Every now and again, however, a voice of reason is beginning to appear in the mainstream media. On cable business news, every 500th guest now speaks of looming oil shortages in terms of inadequate supply to meet growing demand. This message is immediately drowned out by wave after wave of talking heads explaining that now is a great time to find bargains in the equity markets and high oil prices are caused by a temporary surge in speculation.
In general, there seems to be progress in that most, but not all, of the major national newspapers will now acknowledge that world oil production will peak some day. Rather than presenting imminent oil depletion as a fact, the major papers are writing “balanced” stories in which somebody says peak oil is imminent, somebody says it is 40 years away, and wise expert arbitrator splits the difference saying oil supply problems are 10 to 15 years out. The reader of course accepts all this, breathes a sigh of relief that he still has 15 years and goes about his business.
A poll of Congress, their staffs and senior government officials is likely to produce similar results – world oil production will indeed peak, but that day is not close enough that I have to risk public ire by proposing painful and unpopular solutions to my successor’s problem.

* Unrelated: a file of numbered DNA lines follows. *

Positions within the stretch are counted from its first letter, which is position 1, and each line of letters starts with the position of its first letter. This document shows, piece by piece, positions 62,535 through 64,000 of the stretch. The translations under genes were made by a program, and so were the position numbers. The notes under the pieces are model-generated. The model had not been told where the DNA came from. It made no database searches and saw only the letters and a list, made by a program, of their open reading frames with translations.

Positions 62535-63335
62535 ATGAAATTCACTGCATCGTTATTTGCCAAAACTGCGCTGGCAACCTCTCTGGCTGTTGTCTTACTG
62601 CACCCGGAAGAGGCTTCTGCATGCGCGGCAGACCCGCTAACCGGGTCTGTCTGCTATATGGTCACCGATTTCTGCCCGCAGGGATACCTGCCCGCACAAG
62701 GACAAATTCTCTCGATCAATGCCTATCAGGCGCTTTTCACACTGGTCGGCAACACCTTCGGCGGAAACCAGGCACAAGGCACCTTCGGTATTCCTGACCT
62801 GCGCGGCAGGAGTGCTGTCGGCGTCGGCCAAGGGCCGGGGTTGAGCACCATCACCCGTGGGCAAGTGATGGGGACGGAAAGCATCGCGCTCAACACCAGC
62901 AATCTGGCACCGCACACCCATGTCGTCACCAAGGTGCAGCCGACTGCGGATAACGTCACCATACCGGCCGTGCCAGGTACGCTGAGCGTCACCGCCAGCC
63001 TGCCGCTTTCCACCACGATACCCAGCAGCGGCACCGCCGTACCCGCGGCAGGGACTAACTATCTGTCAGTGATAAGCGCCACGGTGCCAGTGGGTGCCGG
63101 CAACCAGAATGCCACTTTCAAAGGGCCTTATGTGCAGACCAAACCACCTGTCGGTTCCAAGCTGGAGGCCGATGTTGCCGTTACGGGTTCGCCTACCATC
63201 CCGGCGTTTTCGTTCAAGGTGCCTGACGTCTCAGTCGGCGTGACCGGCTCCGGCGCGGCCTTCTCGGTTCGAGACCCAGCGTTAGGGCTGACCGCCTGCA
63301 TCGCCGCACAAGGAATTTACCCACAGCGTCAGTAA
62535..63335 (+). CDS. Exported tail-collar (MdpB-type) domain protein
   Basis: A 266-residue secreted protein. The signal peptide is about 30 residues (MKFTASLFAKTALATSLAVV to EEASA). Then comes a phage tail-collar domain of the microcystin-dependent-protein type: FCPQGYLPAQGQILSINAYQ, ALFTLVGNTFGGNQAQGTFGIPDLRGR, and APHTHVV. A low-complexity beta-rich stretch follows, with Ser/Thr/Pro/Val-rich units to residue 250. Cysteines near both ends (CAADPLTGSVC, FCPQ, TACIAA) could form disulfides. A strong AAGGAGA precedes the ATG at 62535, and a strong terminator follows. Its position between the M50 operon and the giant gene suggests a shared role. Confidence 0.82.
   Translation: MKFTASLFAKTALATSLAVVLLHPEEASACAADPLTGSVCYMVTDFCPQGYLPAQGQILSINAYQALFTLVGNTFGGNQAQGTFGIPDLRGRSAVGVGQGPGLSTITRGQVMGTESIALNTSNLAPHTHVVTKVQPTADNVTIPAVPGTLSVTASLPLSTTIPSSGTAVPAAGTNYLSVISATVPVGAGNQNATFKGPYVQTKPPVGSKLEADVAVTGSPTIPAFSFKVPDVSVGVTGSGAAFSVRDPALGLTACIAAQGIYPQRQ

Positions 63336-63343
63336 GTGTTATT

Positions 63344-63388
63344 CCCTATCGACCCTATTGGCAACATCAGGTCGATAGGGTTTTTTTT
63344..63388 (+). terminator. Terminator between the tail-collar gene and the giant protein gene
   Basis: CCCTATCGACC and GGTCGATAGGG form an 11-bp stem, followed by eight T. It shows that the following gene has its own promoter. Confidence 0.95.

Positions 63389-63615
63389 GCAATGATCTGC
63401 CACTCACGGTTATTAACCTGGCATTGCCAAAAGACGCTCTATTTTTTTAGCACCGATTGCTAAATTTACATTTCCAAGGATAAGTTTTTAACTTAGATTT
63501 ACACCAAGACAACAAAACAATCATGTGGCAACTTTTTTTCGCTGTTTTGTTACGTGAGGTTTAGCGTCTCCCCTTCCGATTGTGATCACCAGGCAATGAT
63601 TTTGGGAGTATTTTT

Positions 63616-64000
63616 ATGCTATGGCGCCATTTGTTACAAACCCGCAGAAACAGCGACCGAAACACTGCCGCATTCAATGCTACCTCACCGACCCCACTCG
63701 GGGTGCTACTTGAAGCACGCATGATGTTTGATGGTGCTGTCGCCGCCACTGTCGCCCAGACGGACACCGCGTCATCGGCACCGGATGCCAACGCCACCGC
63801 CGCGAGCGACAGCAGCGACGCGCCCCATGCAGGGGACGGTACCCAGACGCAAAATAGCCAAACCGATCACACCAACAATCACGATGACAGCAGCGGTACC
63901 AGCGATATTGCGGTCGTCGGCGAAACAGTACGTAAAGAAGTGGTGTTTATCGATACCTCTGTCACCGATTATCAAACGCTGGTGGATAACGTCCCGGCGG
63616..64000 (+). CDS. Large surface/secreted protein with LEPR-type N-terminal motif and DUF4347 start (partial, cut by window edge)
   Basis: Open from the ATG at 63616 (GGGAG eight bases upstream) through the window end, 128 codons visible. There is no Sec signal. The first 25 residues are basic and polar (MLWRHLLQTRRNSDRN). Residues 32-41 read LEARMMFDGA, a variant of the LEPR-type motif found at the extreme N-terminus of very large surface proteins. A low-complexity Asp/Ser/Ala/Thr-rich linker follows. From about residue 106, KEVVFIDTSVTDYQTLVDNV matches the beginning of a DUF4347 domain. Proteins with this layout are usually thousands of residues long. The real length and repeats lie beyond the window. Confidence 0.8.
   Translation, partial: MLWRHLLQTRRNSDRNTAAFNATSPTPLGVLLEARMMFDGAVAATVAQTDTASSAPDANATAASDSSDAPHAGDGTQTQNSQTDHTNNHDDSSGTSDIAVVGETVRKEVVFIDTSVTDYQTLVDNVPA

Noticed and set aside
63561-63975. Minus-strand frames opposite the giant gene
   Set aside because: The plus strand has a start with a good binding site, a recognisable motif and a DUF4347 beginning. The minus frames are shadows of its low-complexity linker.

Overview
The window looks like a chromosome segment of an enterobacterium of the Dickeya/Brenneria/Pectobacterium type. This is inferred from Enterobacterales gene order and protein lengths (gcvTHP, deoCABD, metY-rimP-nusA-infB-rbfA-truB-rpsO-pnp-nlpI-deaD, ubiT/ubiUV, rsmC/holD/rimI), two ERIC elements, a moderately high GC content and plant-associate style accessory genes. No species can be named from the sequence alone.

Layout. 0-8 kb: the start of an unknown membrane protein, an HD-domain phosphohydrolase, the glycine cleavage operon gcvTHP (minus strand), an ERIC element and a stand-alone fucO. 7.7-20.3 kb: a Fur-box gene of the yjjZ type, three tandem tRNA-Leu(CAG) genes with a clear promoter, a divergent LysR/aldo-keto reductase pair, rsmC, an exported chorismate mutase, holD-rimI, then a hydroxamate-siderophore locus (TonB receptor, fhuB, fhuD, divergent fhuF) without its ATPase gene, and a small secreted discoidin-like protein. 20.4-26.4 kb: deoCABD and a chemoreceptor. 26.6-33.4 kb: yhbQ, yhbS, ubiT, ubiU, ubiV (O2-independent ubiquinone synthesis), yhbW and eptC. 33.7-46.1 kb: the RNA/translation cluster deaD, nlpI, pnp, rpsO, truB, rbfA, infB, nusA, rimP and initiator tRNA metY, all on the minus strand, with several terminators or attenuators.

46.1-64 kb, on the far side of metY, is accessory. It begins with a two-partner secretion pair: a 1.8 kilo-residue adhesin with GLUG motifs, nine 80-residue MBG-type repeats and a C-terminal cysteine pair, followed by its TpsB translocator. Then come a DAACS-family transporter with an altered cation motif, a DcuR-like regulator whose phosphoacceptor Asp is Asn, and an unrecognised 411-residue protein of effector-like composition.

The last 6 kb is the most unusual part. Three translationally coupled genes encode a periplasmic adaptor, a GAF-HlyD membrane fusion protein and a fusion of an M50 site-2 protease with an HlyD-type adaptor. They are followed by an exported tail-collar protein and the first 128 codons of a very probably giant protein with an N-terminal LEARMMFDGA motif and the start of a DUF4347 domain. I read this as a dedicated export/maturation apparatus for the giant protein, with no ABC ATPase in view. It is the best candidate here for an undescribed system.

Unfortunately for the future of America, The Washington Post, which is read religiously by everyone of consequence in the federal government, has been among the slowest in acknowledging that a paradigm-changing worldwide oil shortage is imminent.
Last week, with oil pushing above $110 a barrel and gasoline prices setting new records each day, The Post felt impelled to say something about the issue. After telling us that prices are indeed going up and the Presidential candidates are coming up with inadequate solutions, The Post cites one of the many pronouncements by the CEO of Shell oil company, Jeroen van der Veer, to the effect that “The fundamentals are no problem.” “He blamed the lack of spare oil production and refining capacity, and tensions in the Middle East, for keeping prices high.”
The Post adds the coup de grace with “Shell's Van der Veer said he expects a crunch in energy markets in 10 or 15 years.” The rest of the story is taken up with how speculators and hedge funds fleeing the falling dollar are driving up oil above its “true” prices which is a few dollars above the cost of production. The Post suggests this “true” value could be anywhere from $10 to $60 a barrel, depending on which oil field it is coming from.
So there you have it. Our national leaders now know that the peak oil crisis is 10 or 15 years away and that speculation is largely responsible for your soon-to-be-$4 a gallon gasoline.
TOM WHIPPLE, author of the News-Press’ wildly-popular weekly Peak Oil column, was treated to a party marking a special birthday in Arlington last weekend by his wife, State Sen. Mary Margaret Whipple. (News-Press photo)Happy Birthday, Tom, and heartfelt thanks for the work that you've done in raising the issues and putting them in perspective. -BA